How is a cruise terminal selected? what is the role of institutional factors in site selection and terminal evolution? When the Asian cruise market turn one of the most dynamics around the globe, the latest study of PortEconomics members Thanos Pallis and Adolf Ng, along along with Yui-Yip Lau and Ka-Chai Tam provide an institutional analysis on how the site of Hong Kong’s Kai Tak Cruise Terminal (KTCT) was selected following the closure of Kai Tak Airport in 1998.
The study focuses on how the struggle of the preexisting cruise terminal to accommodate new demand prompted the idea of constructing a new terminal to reveal how public opinion and inputs from various institutional agents forced the Hong Kong Special Administrative Region government to abandon alternative development plans, and pavied the way for the development of the KTCT, with the final decision representing a compromise between opposed political forces.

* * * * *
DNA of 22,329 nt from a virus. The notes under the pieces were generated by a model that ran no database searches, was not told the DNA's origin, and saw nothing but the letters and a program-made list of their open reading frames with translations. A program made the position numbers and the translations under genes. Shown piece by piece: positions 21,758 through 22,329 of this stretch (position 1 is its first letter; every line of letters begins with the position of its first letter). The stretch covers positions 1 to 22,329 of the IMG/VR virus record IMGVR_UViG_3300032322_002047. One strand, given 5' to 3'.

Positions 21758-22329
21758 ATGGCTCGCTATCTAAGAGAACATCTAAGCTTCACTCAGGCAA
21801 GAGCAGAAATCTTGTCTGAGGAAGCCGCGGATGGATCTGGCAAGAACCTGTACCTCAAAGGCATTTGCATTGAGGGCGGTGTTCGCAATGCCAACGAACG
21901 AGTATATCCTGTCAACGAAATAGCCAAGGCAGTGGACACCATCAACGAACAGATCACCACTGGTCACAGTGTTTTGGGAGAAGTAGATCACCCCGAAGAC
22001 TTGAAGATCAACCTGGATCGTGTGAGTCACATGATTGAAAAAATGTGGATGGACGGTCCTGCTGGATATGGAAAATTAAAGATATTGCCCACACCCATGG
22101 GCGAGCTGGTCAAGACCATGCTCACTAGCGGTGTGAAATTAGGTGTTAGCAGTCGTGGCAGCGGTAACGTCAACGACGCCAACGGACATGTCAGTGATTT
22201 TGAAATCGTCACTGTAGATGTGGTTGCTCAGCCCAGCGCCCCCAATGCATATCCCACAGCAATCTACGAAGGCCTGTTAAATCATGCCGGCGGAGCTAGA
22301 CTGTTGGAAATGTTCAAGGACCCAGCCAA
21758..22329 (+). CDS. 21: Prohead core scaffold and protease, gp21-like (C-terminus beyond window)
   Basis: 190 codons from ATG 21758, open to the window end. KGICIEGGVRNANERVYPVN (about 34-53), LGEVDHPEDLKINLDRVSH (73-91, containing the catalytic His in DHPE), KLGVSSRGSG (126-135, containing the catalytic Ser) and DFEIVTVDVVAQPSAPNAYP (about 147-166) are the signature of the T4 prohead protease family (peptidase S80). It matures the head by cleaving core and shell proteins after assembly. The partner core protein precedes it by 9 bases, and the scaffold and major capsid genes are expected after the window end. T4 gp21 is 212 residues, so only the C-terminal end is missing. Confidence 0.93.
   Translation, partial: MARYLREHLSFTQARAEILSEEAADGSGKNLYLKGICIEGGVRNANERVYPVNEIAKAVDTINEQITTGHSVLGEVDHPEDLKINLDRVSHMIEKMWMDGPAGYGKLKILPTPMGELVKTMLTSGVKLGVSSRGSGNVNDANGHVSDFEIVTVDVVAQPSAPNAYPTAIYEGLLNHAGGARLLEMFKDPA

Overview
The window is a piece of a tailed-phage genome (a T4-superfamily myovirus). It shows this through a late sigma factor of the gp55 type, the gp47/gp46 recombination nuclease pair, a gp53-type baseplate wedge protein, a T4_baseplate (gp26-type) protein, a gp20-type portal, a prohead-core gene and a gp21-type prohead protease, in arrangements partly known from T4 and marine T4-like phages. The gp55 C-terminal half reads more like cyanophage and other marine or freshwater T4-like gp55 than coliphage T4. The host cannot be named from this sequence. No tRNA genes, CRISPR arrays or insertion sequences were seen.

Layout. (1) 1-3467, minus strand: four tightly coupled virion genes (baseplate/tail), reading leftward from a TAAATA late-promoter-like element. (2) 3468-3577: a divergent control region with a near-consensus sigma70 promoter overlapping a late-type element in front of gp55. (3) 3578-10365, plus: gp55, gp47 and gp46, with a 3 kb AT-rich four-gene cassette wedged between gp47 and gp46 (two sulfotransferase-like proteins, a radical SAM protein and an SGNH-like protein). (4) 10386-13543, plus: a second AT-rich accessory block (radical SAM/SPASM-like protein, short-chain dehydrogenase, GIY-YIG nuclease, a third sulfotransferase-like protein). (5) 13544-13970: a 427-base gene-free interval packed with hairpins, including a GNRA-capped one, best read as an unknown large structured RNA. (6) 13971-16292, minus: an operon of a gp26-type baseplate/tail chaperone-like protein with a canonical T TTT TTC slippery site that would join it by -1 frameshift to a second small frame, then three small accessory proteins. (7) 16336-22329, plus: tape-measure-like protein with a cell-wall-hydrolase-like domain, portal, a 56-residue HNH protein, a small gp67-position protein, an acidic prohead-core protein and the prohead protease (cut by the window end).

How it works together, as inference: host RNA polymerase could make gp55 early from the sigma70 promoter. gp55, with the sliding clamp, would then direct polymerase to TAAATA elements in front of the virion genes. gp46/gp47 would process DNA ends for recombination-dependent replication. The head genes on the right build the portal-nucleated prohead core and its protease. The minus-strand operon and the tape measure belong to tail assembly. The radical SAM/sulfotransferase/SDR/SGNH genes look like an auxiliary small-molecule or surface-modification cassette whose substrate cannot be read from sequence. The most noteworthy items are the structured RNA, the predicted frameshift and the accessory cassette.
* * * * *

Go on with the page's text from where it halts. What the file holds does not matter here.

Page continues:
The study provides insights into the institutional factors at play during the location of and site selection for cruise terminals, including evidence that more societal actors are involved than is the case of other transport terminal construction projects, and illustrates the interaction between terminals and urban land use – leading to conclusions that are valuable for all those involved in port development projects.
You may freely download the study @PortEconomics.